Marine food web
In Antarctica, light is the most important environmental factor affecting marine organisms. Without it, plants that are the base of all food chains cannot grow.
- The most important plants in the Southern Ocean are tiny algae called phytoplankton.
- The main types of algae are diatoms and dinoflagellates.
- Further south, the ice algae that grow under and within pack ice and snow are also important.
- Algae grow well in Antarctic waters because of a plentiful supply of nutrients brought to the surface by upwelling warmer water.
- Krill, small animals that feed on phytoplankton, dominate the zooplankton.
- There are about 600 000 billion krill in the Southern Ocean, weighing 500 million tonnes. They are the most abundant animal in the world.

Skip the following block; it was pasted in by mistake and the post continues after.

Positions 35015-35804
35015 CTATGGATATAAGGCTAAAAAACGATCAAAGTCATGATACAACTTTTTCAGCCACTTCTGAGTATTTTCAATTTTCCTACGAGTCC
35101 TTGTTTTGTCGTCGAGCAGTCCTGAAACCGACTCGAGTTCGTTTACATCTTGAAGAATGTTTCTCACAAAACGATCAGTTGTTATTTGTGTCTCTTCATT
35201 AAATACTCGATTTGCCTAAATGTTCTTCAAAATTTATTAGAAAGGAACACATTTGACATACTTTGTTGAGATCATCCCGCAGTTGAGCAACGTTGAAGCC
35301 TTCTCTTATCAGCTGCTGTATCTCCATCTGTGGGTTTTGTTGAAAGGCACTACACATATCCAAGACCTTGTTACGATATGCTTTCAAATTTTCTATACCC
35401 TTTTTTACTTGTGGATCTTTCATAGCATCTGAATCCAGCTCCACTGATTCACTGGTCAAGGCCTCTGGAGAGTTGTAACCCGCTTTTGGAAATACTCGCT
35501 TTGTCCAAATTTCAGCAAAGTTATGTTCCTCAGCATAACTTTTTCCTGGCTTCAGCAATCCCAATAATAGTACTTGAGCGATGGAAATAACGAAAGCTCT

- It is estimated seabirds eat more than 115 million tonnes of krill per year.
- The Antarctic food web is very sensitive to change. Any change in the numbers of one species is likely to have major impacts on others.
- Crabeater seals outnumber all other seals in the world put together.
- Humans currently harvest about 100 000 tonnes of krill per year, mostly in the same convenient locations used by seals and penguins. Dried krill are close to 50% protein and rich in vitamins, so this harvest can be expected to increase.
- Humans catch large numbers of Patagonian and Antarctic toothfish, and there is a danger this fishery could be over-exploited. (Only 120 of the 20 000 known species of fish live south of the Antarctic Convergence.)
- Long-line fishing kills more than 100 000 seabirds a year.